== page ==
I Flipped!

I had read about “reverse teaching” and the “flipped classroom” a while ago. Being an algebra teacher myself, Karl Fisch is one of those teachers I admire and love to learn from.  Check out Fisch Algebra 2010-11 and you will understand why.   And last week, after some discussion on Twitter about it, it piqued my interest again. With yet another snow day looming, I decided to give it a try… so

I Flipped!

The premise of a flipped classroom is that students are watching lectures and videos at home and spending valuable class time working through the most difficult problems together, where there can be support and interactions with the teacher and classmates.

From @jonathanemartin’s post on Connected Principals

“If kids can get the lectures, can get the content delivery and skill modeling as well (or often better) by computer lecture than in person, why do we have use precious class-time for this purpose?  Why do we, in the status quo,  replicate in person in our classrooms what is easily available elsewhere, the content delivery/skill modeling, and then have kids apply their learning to difficult problems at home, without us there to help?”

Makes sense to me!

With a snow day eminent last Thursday, I had my students watch two “lectures” from Khan Academy on Multiplying/ Dividing Rational Expressions, my scheduled lessons for Thursday/ Friday. (Here are the two videos: Video 1 and Video 2) I then assigned them the normal homework.

Sure enough, as this winter’s weather was going, we had a snow day on Thursday. (The 6 – 12 inches predicted actually amounted to 14- 18 inches!)

I was anxious to see what was going to happen when I got to class on Friday. Were the students going to watch the videos? Would I have multiple excuses waiting? Were they going to be able to do their homework?

I began class, as I usually do, projecting the homework solutions on the SMARTBoard. I asked the class if they were able to watch the videos (which actually amounted to under 10 minutes combined) and whether or  not they “got” the homework.  I was amazed at what happened… ALL the students said they watched the videos (and some even gave me an informal commentary about what they liked and disliked about Salman Khan). All but one student had his/her homework completed in class and the student who didn’t said that he did watch the videos and complete it but, left it at home. That’s no better/ worse than a normal day! (Actually, maybe a little better!)

I spent the first 10 minutes going over any initial questions that the students had. Then, I spent the next 20 minutes or so going over  the most difficult problems that were assigned for homework. I anticipated some of these and had them ready to complete together. Some students got these but many didn’t.   I called on random students to walk us through the problems… aside from the normal factoring challenges, the students understood the concept of multiplying/ dividing rational expressions as well, if not, better than if we had school the day before!  We then went over two additional challenging problems, and I sent them on their way with their homework for Monday!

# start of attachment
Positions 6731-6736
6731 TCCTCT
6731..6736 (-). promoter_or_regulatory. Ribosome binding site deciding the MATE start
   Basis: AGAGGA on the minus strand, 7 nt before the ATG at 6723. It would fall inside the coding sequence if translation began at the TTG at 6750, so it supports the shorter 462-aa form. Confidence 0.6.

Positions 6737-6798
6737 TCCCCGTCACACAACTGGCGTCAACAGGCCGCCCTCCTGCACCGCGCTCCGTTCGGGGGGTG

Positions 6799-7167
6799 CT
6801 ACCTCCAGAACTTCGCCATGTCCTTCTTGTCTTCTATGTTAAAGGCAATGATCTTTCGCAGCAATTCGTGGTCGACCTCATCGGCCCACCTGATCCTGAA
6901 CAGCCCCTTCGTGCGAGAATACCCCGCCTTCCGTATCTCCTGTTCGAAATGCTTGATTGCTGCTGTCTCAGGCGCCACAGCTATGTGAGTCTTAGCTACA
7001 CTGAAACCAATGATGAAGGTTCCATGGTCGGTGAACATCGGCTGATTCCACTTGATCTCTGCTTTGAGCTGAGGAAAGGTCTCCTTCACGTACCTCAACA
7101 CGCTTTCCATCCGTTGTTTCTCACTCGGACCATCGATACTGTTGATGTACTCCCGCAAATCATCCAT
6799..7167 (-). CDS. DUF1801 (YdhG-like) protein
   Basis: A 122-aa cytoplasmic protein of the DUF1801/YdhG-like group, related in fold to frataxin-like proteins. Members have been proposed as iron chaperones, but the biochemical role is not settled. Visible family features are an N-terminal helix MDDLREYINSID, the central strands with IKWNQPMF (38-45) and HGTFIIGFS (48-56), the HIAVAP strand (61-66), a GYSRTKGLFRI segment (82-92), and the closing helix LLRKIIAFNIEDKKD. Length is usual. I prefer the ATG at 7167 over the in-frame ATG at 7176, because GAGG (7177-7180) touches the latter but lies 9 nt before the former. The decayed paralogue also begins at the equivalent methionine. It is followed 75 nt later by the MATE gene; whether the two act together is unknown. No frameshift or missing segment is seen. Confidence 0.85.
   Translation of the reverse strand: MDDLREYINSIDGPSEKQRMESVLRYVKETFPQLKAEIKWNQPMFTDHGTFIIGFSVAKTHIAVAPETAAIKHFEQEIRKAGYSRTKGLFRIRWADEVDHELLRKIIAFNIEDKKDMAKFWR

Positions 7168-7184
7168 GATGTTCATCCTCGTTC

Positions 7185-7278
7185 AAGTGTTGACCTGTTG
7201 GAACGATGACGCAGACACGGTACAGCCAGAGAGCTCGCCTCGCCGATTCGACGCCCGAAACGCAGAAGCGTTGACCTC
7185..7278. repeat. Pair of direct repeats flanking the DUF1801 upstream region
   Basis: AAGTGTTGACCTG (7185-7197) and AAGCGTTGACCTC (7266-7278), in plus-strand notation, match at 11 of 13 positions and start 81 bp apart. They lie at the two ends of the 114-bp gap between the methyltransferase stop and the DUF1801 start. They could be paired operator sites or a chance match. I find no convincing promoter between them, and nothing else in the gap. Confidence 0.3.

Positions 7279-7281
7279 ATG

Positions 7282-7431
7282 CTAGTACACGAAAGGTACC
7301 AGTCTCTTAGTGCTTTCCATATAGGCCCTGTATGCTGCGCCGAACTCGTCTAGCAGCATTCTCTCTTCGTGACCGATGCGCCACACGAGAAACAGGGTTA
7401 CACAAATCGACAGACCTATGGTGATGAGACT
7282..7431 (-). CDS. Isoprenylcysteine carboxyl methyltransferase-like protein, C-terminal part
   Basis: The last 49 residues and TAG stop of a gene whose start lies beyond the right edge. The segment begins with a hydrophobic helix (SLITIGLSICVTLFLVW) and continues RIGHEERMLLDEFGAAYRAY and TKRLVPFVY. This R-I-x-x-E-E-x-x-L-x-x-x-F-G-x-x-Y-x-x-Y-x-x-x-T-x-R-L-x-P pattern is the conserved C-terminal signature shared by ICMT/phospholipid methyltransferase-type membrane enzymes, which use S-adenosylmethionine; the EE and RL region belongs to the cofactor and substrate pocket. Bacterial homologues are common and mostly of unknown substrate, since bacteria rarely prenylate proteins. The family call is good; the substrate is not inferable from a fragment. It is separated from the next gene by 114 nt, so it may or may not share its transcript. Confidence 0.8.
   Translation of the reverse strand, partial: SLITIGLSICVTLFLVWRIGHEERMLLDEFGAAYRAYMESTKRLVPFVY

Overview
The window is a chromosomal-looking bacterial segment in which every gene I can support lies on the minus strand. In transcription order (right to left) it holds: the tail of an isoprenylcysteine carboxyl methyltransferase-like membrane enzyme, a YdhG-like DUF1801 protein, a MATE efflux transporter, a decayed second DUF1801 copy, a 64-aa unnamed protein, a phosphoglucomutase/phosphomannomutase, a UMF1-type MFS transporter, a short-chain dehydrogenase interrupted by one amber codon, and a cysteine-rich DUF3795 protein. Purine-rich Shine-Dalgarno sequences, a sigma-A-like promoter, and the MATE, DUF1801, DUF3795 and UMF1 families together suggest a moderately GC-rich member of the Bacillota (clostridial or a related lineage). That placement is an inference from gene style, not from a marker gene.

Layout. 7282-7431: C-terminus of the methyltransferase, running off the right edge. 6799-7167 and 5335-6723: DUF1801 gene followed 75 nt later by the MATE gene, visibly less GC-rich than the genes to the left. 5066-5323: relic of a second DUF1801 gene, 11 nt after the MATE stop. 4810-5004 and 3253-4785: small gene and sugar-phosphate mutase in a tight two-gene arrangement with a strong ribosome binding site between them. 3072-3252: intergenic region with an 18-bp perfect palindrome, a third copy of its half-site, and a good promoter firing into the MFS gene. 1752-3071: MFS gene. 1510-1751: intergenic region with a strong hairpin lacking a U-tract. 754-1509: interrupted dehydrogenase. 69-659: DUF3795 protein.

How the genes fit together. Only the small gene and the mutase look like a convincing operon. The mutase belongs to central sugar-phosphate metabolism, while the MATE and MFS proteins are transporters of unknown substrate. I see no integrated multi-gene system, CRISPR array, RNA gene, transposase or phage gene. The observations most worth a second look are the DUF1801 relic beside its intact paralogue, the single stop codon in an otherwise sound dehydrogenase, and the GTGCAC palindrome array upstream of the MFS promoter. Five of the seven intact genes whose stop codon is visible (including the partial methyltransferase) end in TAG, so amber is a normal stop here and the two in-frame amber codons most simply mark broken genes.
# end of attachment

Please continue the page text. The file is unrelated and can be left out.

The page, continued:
I’d say the “experiment” was a success!

I’m planning to FLIP more often! (and with this week’s weather forecast, it’s a good thing!)

Here are some additional resources about “flipped classrooms”:

How the Flipped Classroom is Radically Transforming Learning
Teachers Doing the Flip To Help Students Become Learners
Reverse Instruction: Dan Pink and Karl’s “Fisch Flip”
Teaching Naked: Why Removing Technology from your Classroom Will Improve Student Learning (thanks @bigenhoc)
Flip Your Classroom Through Reverse Instruction
The Fisch Flip or Why Upside Down Thinking Can Drive Innovation
Think Tank: Flip-thinking – the new buzz word sweeping the US



  1. […] I had read about “reverse teaching” and the “flipped classroom” a while ago. Being an algebra teacher myself, Karl Fisch is one of those teachers I admire and love to learn from.  Check out Fisch Algebra 2010-11 and you will understand why.   And last week, after some discussion on Twitter about it, it piqued my interest again. With yet another snow day looming, I decided to…[MORE] […]


  2. Great stuff, Lori. I had begun using this methodology with my math classes before I moved to the full-time tech world. I had a tablet and used Jing to record my own screencasts.

    @Jason – I really like what’s going on with your Econ blog. I also teach a senior Econ elective, and I have a few questions – do you find it tough to keep up with the reading/commenting/assessment of the students’ entries? Seems like a lot to keep on top of from the teacher’s standpoint. Also, I notice you’re looking for some outside commentary – I have a small class this semester, and might be interested in steering my kids your way. What exactly do you have in mind for outside contributors?


  3. As far as reading the comments and posts, I don’t find it any more difficult than when I was assigning “traditional” homework. It’s simply a shift in how I get their work. I actually like it because I get their responses in my email box as they come in so I can quickly read them one at a time.

    In regards to outside contributors, we would really love comments on the blogs. Each of the five blogs should have a post 4 out of the 5 days. If your students could read a post that interested them and then comment that would be great. Feel free to contact me through my blog if you want any more information or have other ideas.



Leave a Reply

Fill in your details below or click an icon to log in:

WordPress.com Logo

You are commenting using your WordPress.com account. Log Out /  Change )

Google+ photo

You are commenting using your Google+ account. Log Out /  Change )

Twitter picture

You are commenting using your Twitter account. Log Out /  Change )

Facebook photo

You are commenting using your Facebook account. Log Out /  Change )


Connecting to %s